OBERLIN – It`s that time of year again.
The snow has begun to fall, holiday music is flooding the airwaves and murderous snowmen and drug smuggling elves are popping up in window displays around Oberlin.
|BRUCE BISHOP / CHRONICLE
|Artist Keith McGuckin puts a criminal elf in a police lineup at Oberlin`s Ben Franklin store.|
Yep, local artist Keith McGuckin has returned.
Nearly a year after his infamous display featuring Nazi gingerbread men put him on the map, the self-described stickler for details swears he`s only in it for the laughs.
“I don`t do things to make people mad,” he said. “I like to entertain people. I take it personal when they don`t laugh.”
McGuckin`s past displays have featured the likes of suicidal snowmen and a crystal meth Christmas fashioned after the 1950s holiday window displays in downtown Cleveland.
This year`s displays flow along the same quirky vein.
“Tis the Season for Murder” stands in the lobby of the Oberlin Public Library, and is based on a 1950s-esque film noir that portrays a heavily lipsticked snow woman with a penchant for turning her three snowman husbands into snow cones.
His second exhibit this year, “Taser Gun Shuffle,” will be on display for a week in downtown Oberlin`s Ben Franklin store and tells the story of a drug-smuggling elf that gets hit with a Taser by police when they mistake his candy cane for a switchblade.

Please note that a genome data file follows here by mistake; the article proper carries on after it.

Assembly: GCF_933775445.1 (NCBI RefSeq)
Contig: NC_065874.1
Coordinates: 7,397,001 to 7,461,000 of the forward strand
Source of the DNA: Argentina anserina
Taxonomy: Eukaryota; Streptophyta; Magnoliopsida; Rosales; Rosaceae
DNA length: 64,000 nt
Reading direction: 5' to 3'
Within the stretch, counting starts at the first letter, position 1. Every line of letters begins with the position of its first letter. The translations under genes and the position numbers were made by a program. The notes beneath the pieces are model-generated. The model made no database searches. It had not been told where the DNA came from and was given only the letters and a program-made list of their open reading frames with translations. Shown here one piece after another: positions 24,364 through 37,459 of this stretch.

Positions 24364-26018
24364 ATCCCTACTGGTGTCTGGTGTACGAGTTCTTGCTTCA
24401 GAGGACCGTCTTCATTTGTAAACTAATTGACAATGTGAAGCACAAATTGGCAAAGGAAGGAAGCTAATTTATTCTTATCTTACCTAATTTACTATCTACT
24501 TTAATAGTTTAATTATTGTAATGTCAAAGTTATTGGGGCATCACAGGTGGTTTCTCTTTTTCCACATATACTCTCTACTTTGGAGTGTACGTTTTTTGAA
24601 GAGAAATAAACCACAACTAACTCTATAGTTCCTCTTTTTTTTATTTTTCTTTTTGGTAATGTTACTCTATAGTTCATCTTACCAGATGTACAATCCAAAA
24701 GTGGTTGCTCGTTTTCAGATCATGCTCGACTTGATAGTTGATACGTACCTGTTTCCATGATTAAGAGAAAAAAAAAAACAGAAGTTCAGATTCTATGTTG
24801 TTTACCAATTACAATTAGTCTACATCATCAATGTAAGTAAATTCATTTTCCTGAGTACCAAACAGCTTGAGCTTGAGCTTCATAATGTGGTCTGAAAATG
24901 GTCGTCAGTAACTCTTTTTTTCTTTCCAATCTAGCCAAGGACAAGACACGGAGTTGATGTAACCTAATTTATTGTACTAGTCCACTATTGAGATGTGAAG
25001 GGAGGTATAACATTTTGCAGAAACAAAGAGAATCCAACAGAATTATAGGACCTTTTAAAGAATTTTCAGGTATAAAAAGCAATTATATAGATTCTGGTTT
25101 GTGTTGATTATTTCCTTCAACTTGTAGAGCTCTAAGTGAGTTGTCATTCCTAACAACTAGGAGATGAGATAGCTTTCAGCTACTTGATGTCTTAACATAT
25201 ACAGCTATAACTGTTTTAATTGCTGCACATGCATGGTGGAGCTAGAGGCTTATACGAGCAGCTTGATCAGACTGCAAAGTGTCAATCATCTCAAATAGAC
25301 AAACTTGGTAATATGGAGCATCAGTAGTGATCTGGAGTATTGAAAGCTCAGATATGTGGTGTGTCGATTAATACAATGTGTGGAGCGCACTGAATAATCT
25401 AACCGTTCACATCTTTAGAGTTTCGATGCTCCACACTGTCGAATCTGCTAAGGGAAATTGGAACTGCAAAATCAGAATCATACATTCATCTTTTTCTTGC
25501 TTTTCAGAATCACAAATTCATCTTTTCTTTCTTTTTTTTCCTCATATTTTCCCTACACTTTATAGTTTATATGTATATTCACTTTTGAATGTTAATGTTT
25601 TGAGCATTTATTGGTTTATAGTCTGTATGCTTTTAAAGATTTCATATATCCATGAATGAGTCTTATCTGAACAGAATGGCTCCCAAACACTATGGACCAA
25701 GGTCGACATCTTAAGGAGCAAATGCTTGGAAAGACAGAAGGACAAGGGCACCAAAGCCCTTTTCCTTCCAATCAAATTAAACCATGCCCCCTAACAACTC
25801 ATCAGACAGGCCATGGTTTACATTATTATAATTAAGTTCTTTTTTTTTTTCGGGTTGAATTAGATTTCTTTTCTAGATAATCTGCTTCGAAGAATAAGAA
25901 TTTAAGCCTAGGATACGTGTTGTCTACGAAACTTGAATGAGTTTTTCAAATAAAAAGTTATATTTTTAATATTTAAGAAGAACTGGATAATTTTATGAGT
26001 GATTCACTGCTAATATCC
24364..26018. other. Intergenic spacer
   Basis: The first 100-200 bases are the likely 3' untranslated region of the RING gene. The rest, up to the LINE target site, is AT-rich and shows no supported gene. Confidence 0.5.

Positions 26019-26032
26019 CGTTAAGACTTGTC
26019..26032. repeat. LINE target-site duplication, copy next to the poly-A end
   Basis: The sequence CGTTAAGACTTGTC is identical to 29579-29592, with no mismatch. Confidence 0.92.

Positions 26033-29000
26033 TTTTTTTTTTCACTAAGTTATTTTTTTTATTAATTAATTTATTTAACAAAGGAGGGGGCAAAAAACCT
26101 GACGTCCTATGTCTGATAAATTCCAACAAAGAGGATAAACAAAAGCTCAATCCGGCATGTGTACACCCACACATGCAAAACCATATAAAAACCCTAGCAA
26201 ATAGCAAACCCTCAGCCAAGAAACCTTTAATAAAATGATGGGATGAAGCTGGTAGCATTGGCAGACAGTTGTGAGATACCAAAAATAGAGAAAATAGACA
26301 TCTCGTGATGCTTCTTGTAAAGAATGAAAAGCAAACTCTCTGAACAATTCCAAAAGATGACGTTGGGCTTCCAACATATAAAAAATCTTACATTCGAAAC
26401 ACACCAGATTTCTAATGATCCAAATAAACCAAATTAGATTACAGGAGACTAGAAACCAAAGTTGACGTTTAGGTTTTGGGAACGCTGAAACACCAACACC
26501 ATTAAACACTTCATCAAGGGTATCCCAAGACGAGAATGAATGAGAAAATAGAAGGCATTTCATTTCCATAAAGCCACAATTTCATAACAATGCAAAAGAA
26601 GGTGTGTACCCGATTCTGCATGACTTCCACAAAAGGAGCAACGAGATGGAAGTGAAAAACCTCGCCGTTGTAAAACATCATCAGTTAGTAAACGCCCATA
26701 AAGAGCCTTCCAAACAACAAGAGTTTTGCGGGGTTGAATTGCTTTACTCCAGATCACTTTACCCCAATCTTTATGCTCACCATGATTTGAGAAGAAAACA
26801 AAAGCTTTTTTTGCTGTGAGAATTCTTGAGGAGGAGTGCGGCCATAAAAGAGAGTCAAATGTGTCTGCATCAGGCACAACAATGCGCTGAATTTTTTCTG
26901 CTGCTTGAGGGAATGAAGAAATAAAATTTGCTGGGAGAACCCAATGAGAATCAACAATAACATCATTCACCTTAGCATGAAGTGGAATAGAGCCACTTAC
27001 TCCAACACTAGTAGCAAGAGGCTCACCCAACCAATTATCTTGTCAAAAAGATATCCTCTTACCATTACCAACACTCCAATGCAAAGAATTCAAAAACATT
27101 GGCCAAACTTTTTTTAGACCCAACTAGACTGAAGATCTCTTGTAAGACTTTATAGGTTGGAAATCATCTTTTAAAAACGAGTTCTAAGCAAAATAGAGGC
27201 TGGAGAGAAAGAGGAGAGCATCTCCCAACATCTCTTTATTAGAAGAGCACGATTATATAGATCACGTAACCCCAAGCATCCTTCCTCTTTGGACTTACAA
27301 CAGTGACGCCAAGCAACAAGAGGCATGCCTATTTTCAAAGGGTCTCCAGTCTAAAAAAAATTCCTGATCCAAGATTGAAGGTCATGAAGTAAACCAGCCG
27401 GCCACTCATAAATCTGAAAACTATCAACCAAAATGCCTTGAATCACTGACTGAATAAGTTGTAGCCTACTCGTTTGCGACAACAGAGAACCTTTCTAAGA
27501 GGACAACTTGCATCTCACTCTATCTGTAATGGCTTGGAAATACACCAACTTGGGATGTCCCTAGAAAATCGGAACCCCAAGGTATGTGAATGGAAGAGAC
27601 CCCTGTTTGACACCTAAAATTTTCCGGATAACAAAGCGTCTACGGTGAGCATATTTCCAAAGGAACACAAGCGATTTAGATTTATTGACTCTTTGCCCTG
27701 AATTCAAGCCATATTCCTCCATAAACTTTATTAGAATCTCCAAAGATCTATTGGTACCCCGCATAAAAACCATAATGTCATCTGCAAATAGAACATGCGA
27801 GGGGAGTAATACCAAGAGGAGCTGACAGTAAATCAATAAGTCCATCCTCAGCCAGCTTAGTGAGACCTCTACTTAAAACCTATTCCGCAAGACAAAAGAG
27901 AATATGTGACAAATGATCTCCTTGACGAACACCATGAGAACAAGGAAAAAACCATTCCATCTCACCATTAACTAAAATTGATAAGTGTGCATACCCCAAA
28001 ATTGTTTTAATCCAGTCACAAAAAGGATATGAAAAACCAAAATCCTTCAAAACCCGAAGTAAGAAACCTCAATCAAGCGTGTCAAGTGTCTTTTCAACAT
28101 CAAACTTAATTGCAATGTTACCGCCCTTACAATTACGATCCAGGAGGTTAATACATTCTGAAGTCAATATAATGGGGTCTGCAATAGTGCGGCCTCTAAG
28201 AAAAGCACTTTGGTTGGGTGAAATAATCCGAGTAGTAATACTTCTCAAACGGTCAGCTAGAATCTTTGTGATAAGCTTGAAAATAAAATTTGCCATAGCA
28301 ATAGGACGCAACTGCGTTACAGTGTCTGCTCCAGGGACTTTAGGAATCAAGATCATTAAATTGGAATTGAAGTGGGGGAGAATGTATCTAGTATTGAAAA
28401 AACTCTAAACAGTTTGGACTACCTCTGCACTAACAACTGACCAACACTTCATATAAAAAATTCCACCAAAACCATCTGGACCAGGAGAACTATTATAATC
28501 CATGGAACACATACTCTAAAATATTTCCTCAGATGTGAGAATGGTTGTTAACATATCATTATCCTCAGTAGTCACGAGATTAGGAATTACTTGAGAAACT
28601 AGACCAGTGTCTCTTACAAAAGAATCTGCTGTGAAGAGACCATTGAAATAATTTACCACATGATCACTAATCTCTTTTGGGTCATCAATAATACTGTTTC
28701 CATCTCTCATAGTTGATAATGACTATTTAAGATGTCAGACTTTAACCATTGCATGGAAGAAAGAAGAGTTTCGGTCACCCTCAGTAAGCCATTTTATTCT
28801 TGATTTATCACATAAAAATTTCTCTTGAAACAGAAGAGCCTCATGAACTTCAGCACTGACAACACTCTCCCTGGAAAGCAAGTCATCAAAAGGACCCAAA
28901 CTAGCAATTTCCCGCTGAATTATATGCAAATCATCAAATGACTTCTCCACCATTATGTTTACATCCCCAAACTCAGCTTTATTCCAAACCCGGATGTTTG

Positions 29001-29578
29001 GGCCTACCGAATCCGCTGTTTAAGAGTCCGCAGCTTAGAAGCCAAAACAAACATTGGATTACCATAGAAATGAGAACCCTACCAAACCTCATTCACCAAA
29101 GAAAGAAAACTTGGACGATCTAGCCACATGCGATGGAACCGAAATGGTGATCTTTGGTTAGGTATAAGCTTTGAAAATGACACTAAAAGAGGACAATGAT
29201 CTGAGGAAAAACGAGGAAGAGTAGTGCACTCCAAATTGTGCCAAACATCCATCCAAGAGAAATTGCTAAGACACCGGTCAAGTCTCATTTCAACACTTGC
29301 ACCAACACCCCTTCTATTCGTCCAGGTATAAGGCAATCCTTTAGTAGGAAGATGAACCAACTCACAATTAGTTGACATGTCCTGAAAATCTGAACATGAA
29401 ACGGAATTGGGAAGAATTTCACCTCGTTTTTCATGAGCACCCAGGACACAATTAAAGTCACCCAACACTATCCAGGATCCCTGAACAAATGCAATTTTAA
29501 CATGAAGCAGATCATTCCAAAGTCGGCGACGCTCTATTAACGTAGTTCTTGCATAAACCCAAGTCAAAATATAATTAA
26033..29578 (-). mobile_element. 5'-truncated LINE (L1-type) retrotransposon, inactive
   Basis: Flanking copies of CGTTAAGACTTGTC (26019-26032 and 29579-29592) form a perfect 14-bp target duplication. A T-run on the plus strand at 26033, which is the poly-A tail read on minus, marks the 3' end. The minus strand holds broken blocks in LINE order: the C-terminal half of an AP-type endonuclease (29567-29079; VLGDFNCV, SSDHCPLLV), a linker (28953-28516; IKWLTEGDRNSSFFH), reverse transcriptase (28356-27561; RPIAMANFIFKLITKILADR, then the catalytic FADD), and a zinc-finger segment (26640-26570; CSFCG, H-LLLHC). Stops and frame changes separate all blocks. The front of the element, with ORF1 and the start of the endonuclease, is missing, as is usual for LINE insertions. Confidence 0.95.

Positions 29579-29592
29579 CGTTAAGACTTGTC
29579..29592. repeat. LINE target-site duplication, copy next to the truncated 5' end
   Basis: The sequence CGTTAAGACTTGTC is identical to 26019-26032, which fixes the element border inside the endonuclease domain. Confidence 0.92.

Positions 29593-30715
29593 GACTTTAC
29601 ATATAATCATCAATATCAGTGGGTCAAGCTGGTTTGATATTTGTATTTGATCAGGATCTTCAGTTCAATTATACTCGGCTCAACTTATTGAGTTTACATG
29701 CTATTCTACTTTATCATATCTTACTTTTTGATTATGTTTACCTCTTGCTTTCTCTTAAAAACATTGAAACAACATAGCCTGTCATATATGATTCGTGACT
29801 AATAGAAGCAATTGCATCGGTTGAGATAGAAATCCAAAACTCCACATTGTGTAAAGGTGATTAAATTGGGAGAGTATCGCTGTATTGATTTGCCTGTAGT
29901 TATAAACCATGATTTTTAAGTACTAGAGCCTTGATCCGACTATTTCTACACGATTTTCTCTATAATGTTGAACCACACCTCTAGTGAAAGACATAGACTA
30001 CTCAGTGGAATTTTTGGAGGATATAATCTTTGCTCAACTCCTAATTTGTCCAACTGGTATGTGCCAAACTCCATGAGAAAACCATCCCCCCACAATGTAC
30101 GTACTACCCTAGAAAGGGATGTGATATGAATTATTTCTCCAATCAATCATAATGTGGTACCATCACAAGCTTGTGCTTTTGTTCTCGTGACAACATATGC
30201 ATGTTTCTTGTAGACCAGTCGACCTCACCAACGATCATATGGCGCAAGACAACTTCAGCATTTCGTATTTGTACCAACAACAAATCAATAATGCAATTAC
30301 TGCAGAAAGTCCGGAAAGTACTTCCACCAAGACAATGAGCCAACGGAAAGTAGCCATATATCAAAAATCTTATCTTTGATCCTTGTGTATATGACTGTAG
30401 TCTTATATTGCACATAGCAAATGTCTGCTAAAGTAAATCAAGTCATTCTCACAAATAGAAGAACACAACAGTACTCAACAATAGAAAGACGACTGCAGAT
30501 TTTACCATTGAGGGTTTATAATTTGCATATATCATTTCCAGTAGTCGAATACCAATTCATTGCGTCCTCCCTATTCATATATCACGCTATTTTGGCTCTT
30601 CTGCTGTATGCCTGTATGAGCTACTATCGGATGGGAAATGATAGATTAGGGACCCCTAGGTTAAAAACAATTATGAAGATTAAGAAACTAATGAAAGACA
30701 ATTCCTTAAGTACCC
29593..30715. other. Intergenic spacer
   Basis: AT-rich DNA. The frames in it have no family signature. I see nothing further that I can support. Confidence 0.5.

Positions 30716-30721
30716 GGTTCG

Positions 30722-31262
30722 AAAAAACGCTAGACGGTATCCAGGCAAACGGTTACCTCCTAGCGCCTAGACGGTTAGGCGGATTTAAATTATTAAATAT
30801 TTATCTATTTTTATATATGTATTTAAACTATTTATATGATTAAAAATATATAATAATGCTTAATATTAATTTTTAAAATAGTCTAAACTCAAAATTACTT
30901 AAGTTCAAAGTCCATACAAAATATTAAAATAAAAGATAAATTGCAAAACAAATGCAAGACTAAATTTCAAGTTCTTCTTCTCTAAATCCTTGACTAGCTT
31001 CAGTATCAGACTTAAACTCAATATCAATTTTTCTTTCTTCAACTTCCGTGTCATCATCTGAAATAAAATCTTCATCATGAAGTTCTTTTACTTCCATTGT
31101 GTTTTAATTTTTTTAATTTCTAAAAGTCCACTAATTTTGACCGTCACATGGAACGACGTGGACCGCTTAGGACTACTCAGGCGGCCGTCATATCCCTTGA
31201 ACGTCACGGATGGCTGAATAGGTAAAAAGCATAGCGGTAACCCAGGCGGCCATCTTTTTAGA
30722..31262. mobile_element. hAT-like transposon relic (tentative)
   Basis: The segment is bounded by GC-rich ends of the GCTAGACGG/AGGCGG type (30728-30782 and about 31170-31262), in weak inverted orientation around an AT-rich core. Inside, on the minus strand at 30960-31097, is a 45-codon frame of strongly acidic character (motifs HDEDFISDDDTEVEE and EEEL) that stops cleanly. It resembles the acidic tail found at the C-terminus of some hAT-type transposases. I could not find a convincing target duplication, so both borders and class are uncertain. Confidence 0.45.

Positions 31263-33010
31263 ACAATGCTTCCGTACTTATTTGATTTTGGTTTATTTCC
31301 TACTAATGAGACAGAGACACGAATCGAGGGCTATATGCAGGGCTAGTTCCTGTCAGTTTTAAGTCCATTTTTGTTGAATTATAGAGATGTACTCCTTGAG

Krista Long, owner of Ben Franklin, said while she hoped the display didn`t offend any of her customers, McGuckin`s unique art was something she had no problem lending some space to.
“He`s obviously seeing something different,” Long said. “I`m not saying I agree or disagree, but I think it`s refreshing to see a different point of view.”
McGuckin has learned to hang on to whatever compliments he receives along the way, considering not everyone likes what he puts together.
He was featured in news stories around the world last year when his Nazi gingerbread men display was kicked out of stores in Oberlin and its secondary site, Wellington.
He said he`s learned what subjects to tackle, and which ones to leave alone.
“I try to stay away from religion and NASCAR,” McGuckin said. “I don`t need any good old boys following me home.”
Outside Ben Franklin`s, some of the first passers-by stopped to take notice of “Rusty,” the drug-smuggling elf.
While 21-year-old Oberlin College student Lee Hull said she appreciated the display for taking a stand against the commercialism of the holiday season, her friend and fellow student 19-year-old Sarah Lipman said she thought it fell outside her own realm of sensibility.
“I think it`s a little absurd to mention Taser guns and police chases along with something so innocent,” she said. “I just wish it was a happy elf.”